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11.1 – Three Dimensions

Key Terms

  • Axis – One of the two lines that form a Cartesian coordinate system.
    • The horizontal axis is usually called the x-axis, and the vertical axis is usually called the y-axis.
    • The plural of axis is axes.
  • Cartesian Coordinate System – A coordinate system formed by two number lines, one horizontal and one vertical.
    • They intersect at the zero point of each line.
    • The number lines are called axes and are usually labeled the x-axis and y-axis.
  • Height – The measurement taken from the bottom to the top of an object.
  • Length – A measurement taken horizontally across the longest side of an object.
  • Line Segment – A part of a line with endpoints at both ends.
    • The symbol AB means “the line segment with endpoints A and B.” It is sometimes called a segment.
  • One-Dimensional – Having length but no width or height.
  • Perspective – A technique of representing three-dimensional objects and their relationships to each other on a two-dimensional surface.
  • Point – The most basic object in geometry, used to mark and represent locations.
    • Points have no length, width, or height.
  • Solid – An object that has three dimensions: length, width, and height.
    • Also called a solid figure or a three-dimensional figure.
  • Square – A quadrilateral with four right angles and four congruent sides.
    • Squares have all of the properties of parallelograms, rectangles, and rhombi.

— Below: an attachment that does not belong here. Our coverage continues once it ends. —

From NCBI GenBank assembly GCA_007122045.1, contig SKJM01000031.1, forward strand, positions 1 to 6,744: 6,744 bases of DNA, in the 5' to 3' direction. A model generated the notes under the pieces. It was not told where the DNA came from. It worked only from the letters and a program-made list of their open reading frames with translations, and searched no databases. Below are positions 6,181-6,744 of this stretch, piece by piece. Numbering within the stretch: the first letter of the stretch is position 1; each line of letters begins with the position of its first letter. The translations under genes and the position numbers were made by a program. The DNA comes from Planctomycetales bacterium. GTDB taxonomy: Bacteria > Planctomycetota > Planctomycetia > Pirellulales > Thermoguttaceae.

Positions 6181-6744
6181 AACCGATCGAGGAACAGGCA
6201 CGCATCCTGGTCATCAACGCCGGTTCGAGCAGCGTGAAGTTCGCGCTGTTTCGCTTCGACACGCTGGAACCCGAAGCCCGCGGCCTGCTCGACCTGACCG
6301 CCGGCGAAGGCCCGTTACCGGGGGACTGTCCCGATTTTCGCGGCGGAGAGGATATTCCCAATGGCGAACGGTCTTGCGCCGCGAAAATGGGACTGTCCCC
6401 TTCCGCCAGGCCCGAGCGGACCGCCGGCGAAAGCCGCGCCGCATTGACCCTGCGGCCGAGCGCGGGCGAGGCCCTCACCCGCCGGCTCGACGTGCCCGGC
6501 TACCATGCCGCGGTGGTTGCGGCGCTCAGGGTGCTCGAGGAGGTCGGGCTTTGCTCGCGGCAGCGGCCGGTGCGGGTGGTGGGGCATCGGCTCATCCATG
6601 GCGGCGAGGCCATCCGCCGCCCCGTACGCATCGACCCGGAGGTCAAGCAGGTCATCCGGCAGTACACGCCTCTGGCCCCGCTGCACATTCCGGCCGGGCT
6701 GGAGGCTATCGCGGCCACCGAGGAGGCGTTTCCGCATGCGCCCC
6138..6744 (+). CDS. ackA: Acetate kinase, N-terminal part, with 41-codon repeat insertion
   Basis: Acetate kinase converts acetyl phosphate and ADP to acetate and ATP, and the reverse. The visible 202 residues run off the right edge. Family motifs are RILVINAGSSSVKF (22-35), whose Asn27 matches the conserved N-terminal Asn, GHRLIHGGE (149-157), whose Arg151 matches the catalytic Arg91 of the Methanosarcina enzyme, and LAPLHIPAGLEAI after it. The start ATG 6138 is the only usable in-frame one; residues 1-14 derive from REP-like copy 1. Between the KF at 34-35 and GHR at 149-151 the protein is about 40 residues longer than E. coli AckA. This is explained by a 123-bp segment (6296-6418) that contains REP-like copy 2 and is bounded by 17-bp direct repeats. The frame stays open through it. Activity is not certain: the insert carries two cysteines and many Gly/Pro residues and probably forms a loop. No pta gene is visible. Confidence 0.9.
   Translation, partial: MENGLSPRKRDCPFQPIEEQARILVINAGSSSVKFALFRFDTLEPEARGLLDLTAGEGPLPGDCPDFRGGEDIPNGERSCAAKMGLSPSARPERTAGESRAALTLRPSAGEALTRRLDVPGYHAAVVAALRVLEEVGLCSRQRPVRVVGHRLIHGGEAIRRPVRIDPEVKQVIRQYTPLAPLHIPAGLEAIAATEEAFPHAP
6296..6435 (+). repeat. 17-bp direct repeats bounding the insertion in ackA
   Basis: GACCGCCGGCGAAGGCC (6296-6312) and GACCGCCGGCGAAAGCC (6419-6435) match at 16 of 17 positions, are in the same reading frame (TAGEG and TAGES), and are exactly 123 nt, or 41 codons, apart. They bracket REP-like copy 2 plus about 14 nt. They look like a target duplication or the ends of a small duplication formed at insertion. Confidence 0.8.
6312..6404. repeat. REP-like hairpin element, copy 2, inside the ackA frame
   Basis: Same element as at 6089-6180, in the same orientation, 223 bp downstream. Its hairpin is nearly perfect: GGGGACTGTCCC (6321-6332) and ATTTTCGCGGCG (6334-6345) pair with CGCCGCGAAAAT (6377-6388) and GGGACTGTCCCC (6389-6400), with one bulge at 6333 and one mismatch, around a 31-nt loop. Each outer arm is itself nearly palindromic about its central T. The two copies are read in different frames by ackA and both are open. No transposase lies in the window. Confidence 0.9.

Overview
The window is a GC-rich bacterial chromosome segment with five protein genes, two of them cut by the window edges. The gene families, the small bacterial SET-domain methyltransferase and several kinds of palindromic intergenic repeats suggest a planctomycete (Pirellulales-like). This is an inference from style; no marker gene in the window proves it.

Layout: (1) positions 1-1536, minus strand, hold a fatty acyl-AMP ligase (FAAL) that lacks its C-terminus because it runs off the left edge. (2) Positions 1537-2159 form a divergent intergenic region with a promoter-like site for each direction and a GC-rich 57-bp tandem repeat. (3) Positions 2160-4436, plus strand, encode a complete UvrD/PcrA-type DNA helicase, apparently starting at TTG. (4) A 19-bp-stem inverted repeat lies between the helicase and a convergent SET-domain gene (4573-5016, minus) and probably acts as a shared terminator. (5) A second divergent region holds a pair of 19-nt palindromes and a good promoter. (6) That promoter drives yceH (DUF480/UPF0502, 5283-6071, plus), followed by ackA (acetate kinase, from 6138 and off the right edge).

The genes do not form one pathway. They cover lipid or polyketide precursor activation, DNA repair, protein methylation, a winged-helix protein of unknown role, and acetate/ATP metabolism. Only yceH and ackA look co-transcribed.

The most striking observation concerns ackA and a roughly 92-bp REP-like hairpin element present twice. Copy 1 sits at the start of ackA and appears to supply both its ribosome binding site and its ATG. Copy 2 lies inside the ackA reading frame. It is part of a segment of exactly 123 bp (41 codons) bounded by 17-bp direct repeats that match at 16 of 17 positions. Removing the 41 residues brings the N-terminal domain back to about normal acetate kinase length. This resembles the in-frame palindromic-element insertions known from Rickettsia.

• Three-Dimensional – Having length, width, and height.
  • Width – The measurement taken from one side of an object to the other side (or front to back).
  • Zero-Dimensional – Having no length, width, or height.

Review

Dimensions What Can Be Measured Example Object
Zero Nothing Points
One Length Segments, Lines, Rays
Two Length, Width Polygons, Planes
Three Length, Width, Height Cubes, Solids

 

Dimensions
  • Zero-dimensional: One point defines a point.
  • One-dimensional: Two points define a line.
  • Two-dimensional: Three non-collinear points define a plane.
  • Three-dimensional: Four points define space.

GeoB 11.1 3D Objects

Notes

Item Two Dimensions Three Dimensions
Number of Axes 2 3
Point Notation (x, y) (x, y, z)
Real Examples Maps, Paintings Globes, Sculptures

 

Three-Dimensional Objects
  • Built from 0, 1, and 2 dimensional objects
  • Have length, width, and height
  • Can be graphed using x, y, and z axes

GeoB 11.1 2D 3D Objects

 

Examples
  • Ex 1. It is true that, in geometry, a solid may exist in three-dimensional space.
  • Ex 2. It is true that one can use two-dimensional objects to build three-dimensional objects.
  • Ex 3. It is true that many rules concerning two-dimensional geometry have three-dimensional analogues.
    • In other words, the rules of two-dimensional geometry can be applied to three-dimensional solids.

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